This month we were tasked with a freebie post, so I’m choosing to share some of my favorite books that prominently feature LGBT characters. Here are 10 of the best LGBT themed novels in young adult literature.
Many thanks to Algonquin Books for sending us all review copies of the book!
High-school junior Leila has made it most of the way through Armstead Academy without having a crush on anyone, which is something of a relief. Her Persian heritage already makes her different from her classmates; if word got out that she liked girls, life would be twice as hard. But when a sophisticated, beautiful new girl, Saskia, shows up, Leila starts to take risks she never thought she would, especially when it looks as if the attraction between them is mutual. Struggling to sort out her growing feelings and Saskia’s confusing signals, Leila confides in her old friend, Lisa, and grows closer to her fellow drama tech-crew members, especially Tomas, whose comments about his own sexuality are frank, funny, wise, and sometimes painful. Gradually, Leila begins to see that almost all her classmates are more complicated than they first appear to be, and many are keeping fascinating secrets of their own.
1. Aristotle and Dante Discover the Secrets of the Universe
I could cry just writing about this gorgeous contemporary about best friends — Ari and Dante — who slowly realize over the years that their love is complicated. When they finally realize how they each feel, it’s breathtaking.
2. Proxy by Alex London
London’s excellent dystopian thriller follows Syd, a gay, black protagonist who finds himself in the middle of a class struggle in a super consumerist future.
3. I’ll Give You the Sun by Jandy Nelson
There’s nothing Jandy Nelson could write that I wouldn’t immediately read. I adored her heartbreaking tale of loss and art and love. The main characters are boy-girl twins, and the boy is gay.
4. The Raven Cycle by Maggie Stiefvater
Without spoiling anything, I’ll just say that by book three it’s clear that one if not two of the Raven Boys is gay, and the character development is startlingly good. I’m hoping the boys will finally get together in the final installment.
5. The Perks of Being a Wallflower by Stephen Chbosky:
Although the main character isn’t gay, one of Charlie’s best friends Patrick is, and Charlie’s perfectly comfortable with it. Patrick is secretly hooking up with a popular boy who’s deep in the closet, and it’s clear the relationship is more than just experimenting for Patrick.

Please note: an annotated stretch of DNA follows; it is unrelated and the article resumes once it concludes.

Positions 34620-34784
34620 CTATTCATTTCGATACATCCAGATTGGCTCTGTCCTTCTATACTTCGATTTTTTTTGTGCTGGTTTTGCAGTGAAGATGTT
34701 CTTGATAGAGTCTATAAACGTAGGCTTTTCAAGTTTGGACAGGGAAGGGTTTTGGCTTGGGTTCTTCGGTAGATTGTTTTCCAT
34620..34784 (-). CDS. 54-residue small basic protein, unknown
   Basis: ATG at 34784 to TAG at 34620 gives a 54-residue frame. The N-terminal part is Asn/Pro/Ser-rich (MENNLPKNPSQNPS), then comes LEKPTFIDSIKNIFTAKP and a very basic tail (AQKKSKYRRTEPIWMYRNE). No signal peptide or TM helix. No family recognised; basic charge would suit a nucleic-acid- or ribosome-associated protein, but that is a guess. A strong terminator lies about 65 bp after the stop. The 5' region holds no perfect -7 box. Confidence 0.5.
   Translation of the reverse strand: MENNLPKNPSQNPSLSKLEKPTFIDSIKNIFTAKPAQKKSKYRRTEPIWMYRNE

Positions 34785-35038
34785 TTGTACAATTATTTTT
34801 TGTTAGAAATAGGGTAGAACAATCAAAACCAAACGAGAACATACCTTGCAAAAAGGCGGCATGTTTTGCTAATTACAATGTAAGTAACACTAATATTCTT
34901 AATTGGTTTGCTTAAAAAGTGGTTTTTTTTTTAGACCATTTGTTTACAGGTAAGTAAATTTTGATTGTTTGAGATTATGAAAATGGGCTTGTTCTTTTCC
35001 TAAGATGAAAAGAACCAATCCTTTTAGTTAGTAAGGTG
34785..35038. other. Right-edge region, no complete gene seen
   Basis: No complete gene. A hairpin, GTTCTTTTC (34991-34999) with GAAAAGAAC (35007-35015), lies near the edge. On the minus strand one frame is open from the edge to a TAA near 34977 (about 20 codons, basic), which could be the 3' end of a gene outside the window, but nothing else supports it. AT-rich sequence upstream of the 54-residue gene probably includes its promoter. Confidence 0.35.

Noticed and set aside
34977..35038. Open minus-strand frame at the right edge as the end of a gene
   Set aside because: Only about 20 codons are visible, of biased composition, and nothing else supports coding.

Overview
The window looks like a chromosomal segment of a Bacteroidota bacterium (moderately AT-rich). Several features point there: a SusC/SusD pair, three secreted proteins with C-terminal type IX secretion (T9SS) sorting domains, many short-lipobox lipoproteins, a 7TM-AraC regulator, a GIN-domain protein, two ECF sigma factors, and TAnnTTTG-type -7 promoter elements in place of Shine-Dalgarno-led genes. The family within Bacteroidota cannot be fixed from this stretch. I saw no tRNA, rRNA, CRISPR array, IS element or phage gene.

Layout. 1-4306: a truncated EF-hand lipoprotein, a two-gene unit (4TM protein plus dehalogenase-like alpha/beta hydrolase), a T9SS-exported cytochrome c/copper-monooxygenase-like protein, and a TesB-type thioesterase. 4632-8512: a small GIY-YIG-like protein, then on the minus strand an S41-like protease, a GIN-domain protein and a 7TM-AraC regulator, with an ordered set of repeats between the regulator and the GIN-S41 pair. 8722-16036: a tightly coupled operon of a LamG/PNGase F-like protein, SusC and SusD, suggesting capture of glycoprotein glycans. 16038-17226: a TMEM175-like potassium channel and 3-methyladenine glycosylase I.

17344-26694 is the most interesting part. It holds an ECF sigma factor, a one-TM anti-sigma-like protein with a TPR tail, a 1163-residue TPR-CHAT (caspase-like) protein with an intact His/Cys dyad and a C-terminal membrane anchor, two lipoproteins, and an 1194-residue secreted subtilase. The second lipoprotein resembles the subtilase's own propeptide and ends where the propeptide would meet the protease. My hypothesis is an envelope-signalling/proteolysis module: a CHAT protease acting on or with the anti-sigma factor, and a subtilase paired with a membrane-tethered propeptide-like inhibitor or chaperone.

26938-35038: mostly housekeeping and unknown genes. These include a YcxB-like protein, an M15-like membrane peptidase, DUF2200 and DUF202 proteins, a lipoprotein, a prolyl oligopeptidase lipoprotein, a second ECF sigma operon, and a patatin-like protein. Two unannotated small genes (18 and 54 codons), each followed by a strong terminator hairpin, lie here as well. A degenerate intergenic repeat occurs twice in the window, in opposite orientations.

6. Far From You by Tess Sharpe
On the surface this book is a whodunit murder mystery, but it’s also a tear-jerking romance about two girls who seemed like typical best friends but who were so much more.
7. Lies We Tell Ourselves by Robin Talley
We just read the book last month for the YA Diversity Book Club, and it’s a powerful fictional story about a black teen who’s part of a small group who integrated an all-white Virginia high school in the 1950s. There, she falls in love with the daughter of the town’s segregationist newspaper editor.
8. Pink by Lili Wilkinson
Ava isn’t the most likable character, but she is definitely memorable. She leaves one high school for another and sheds her lesbian identity to fit in with the popular smart girls, wearing pink, pretending to like a boy, and working with the theater crowd.
9. More Than This by Patrick Ness:
Ness’ otherworldly story features a passionate love story between the main character and one of his best friends (even though said best friend also sleeps with a girl). This love is so powerful it transcends death.
10. Grasshopper Jungle by Andrew Smith:
We’re not sure where the on LGBT spectrum most of the characters fall, but it doesn’t matter, because Austin loves his girlfriend Shann as well as his best friend Robbie, who’s openly gay. This is a story about lust, love, sexed up killer grasshoppers, and the way history shapes our future.
Interested in the book? Make sure to read our book club discussion at The Reading Date, our Q&A with Sara Farizan at Gone Pecan, and We Heart YA’s post “All the Flavors That We Are.” Also check out our past book club selections and pick up stay tuned next month when we share our favorite diverse titles of the year.